Meek stressed that the Board of Education’s important work is done at the Committee level and said the Ad Hoc Special Education Committee need to be made a permanent body. He also recounted learning that there he once asked who was in control of the Planning and Placement Team (PPT) process and learned that there was no chain of command. “That’s been fixed,” he said.

“My career in technology lends itself to experience and knowledge and automation and the use of artificial intelligence to cut down costs and to streamline communication,” DePalma said. Standardizing communication could involve apps like ClassDojo and Seesaw, said DePalma, who had described herself as trained in HIPAA (Health Insurance Portability and Accountability Act) and COPPA (Children’s Online Privacy Protection Act). “I’m partial to Seesaw because it is HIPAA compliant, it’s COPPA compliant.”

She also suggested that Facebook and Instagram could help organize parents and translation services could be used for parents in the PPT process.

“I think in general, a fresh start with the Board would also help open the communication lines in general,” DePalma said. “I think, you know, as a SpEd parent, I have often felt that the board makes me feel like I’m a burden to the general education students, when in reality, some of our nation’s most brilliant people are Special Ed students, that Steven Spielberg was dyslexic, and Steve Jobs was on the spectrum. So we are certainly not a burden, we need to find ways to make sure that we’re capitalizing on that intelligence and maximizing the potential of this subgroup and all the other subgroups access in the high needs bracket.”


niz September 30, 2019 at 1:07 pm

First things first out of the estimated 1800 SpEd student in the NPS system, there are a handful of parent(s)/Guardian(s) that are constantly working with the schools and NPS SpEd staff to get the correct diagnosis for their SpEd kid(s)as well as a comprehensive IEP / service plan… DIRECT services, with certified/qualified staff that are trained especially for the specialized programs / services the SpEd student requires. I was present at this forum and really taken a back at how little the candidates actually know about the BOE role, they seek… there is a lot to learn, and few have that knowledge. Although their responses are sincere, expressing their interests and willingness to listen and learn, some even have an idea with a strategy … yet the elephant in the room, FUNDING is not mentioned (maybe it is not legal to do so) it is up to our mayor, district legislators to connect with the BOE team and get accurate information / data & figures to Majority Leader of the Connecticut Senate representing the 25th District, to go to the state and get the funding, property tax dollars will not cover it. with that said… Meek made an important point, need for new schools… he explained it well and I am not able to convey it correctly here. (Hope he chimes in to help me out, without dissing my comment too) Barbis the systemic complaint noted failing FAPE in NPS SPEd services district wide, please stop downplaying it. The Norwalk SpEd community want to work with you all. We are not interesting in the tit for tat crap that I see going on since I moved out here in 2015. The professionals that are accountable is the NPS Superintendent, and since 9/2017 Chief, Specialized Learning and Student Services. Yup, I stated it, they need to call on the BOE staff, district legislators and theMajority Leader of the Connecticut Senate representing the 25th District and make it known, we need a CHAMPION LEGISLATOR for the long time issues with SPED. Best to all the candidates and incumbants I have hope the BOE gets a great team in place and gets to work for all NPS students!!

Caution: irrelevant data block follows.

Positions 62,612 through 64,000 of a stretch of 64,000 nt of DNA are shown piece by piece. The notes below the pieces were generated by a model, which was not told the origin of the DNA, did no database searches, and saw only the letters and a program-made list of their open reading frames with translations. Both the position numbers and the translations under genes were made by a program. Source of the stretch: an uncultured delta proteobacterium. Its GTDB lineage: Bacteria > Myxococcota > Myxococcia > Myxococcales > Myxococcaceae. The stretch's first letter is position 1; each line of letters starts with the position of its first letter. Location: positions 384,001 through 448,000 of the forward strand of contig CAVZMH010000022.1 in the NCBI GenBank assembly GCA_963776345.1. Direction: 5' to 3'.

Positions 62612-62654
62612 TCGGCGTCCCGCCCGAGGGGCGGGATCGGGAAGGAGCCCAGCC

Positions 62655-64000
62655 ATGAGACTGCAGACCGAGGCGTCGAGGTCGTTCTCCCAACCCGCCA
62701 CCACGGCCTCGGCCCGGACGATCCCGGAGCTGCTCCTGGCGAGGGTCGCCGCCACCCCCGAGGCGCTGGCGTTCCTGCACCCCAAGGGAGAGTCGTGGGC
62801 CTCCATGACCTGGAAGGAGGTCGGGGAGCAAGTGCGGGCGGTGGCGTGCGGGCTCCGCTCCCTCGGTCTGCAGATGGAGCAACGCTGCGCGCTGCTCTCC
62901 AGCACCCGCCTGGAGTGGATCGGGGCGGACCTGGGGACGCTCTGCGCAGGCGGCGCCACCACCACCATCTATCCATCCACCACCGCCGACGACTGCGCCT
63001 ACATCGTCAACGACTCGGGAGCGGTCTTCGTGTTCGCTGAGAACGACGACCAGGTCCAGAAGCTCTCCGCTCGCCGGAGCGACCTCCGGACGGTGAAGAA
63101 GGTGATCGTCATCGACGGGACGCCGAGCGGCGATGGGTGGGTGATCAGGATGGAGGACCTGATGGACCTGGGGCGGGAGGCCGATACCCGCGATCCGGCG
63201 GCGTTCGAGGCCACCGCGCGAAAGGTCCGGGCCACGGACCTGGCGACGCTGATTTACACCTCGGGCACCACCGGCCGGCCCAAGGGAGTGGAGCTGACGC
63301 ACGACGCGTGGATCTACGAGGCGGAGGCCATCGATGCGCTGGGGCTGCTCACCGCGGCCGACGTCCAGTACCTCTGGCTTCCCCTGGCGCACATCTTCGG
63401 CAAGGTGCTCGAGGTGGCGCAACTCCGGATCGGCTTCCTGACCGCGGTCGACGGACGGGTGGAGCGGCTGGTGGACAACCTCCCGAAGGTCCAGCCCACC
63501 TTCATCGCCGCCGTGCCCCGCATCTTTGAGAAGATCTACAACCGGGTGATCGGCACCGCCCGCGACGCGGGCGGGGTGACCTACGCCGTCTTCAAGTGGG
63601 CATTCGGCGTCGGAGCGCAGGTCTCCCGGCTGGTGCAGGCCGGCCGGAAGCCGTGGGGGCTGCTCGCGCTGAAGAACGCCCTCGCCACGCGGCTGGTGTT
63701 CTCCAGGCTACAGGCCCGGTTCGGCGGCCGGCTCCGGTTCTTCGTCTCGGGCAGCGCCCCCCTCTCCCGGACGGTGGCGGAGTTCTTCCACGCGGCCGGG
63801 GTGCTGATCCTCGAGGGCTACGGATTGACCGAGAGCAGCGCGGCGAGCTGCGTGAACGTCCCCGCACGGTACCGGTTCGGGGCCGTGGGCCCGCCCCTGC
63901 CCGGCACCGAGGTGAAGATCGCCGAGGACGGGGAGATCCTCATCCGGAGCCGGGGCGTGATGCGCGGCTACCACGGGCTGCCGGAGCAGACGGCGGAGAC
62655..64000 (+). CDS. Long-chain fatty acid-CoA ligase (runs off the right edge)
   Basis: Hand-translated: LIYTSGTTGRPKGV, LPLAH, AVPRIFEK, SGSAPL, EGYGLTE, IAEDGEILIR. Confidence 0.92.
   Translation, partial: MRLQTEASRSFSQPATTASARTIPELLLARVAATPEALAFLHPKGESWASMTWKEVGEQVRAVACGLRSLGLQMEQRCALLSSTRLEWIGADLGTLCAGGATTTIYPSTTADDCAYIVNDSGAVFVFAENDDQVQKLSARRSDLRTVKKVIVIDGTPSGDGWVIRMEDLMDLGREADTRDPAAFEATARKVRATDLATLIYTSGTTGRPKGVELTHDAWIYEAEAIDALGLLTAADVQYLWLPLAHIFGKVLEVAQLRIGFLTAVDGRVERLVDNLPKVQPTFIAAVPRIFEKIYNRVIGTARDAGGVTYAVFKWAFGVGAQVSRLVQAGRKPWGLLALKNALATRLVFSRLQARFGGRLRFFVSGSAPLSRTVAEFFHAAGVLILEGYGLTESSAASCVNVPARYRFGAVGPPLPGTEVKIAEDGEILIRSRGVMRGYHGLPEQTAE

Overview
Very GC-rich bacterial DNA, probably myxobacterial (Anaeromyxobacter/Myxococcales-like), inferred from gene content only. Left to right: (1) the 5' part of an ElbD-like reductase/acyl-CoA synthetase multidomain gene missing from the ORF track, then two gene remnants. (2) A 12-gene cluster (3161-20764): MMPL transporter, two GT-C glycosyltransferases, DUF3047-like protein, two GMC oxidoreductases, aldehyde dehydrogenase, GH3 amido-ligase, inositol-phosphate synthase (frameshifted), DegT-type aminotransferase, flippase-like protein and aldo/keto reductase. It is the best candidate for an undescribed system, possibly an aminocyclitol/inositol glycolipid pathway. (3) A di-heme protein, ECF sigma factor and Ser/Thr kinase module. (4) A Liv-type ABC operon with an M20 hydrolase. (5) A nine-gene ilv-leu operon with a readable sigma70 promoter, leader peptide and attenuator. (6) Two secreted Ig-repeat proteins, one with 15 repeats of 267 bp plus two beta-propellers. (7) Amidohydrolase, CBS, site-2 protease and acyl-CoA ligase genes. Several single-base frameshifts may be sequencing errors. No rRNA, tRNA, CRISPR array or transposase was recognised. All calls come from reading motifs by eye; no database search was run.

Bryan Meek September 30, 2019 at 4:22 pm


Not to oversimplify it, but per guidance in GAS 34, government buildings are depreciated over 40 years. Certain component costs like kitchen fixtures much quicker, so this number bends lower. But let’s use the 40 year case. We have 20 schools. On average one would be fully depreciated every 2 years. This isn’t to say that we should necessarily build a new school every two years. Some maintenance makes sense to extend the life of an asset. Some doesn’t.

The past few boards realized we needed a strategy that recognizes that we are 100 plus year old city that is going to be around a lot longer than an election cycle. That’s why we have our school facilities master plan and an agreement to spend over $100 million on new additions, buildings, and repairs only where they make sense.

I only wish we were New Haven, which gets 80% of its projects paid for by the state. We get about 30% and this is the main reason why the last brand new school we built was NHS in 1971. It’s a big state with a lot of needs and to your point we need more advocacy from our state delegation in the name of fairness.

Mike Mushak October 1, 2019 at 1:00 am

“I think in general, a fresh start with the Board would also help open the communication lines in general,” DePalma said. “I think, you know, as a SpEd parent, I have often felt that the board makes me feel like I’m a burden to the general education students, when in reality, some of our nation’s most brilliant people are Special Ed students, that Steven Spielberg was dyslexic, and Steve Jobs was on the spectrum. So we are certainly not a burden, we need to find ways to make sure that we’re capitalizing on that intelligence and maximizing the potential of this subgroup and all the other subgroups access in the high needs bracket.”

That one sentence alone is enough to convince anyone that Erica DePalma deserves an opportunity to serve the Norwalk community on the BoE. Vote D in District D for DePalma!

Bryan Meek October 1, 2019 at 6:58 am

@Mushak. You missed the part where my opponent agreed with mine and the current board’s position that we need new schools. Are you going to viciously attack her if/when she tries to get new buildings built for our South Norwalk students that you are against? Thanks for not endorsing me. It means a lot.

John ONeill October 1, 2019 at 11:39 am

Quick question: ELL students will total approx. 2,100 this year. If I understand the story above Special Needs Children total 2,000. Should one assume that total ELL and Special Needs is 4,100 students? Are there some students that would be categorized as both? Hence, the aggregate would be smaller than 4,100? Can someone on this board forward this info??

April G. October 1, 2019 at 4:54 pm

Mike Mushak-agree wholeheartedly. Her experience in the field of technology also seems like a huge asset for our school district. Erica is very impressive!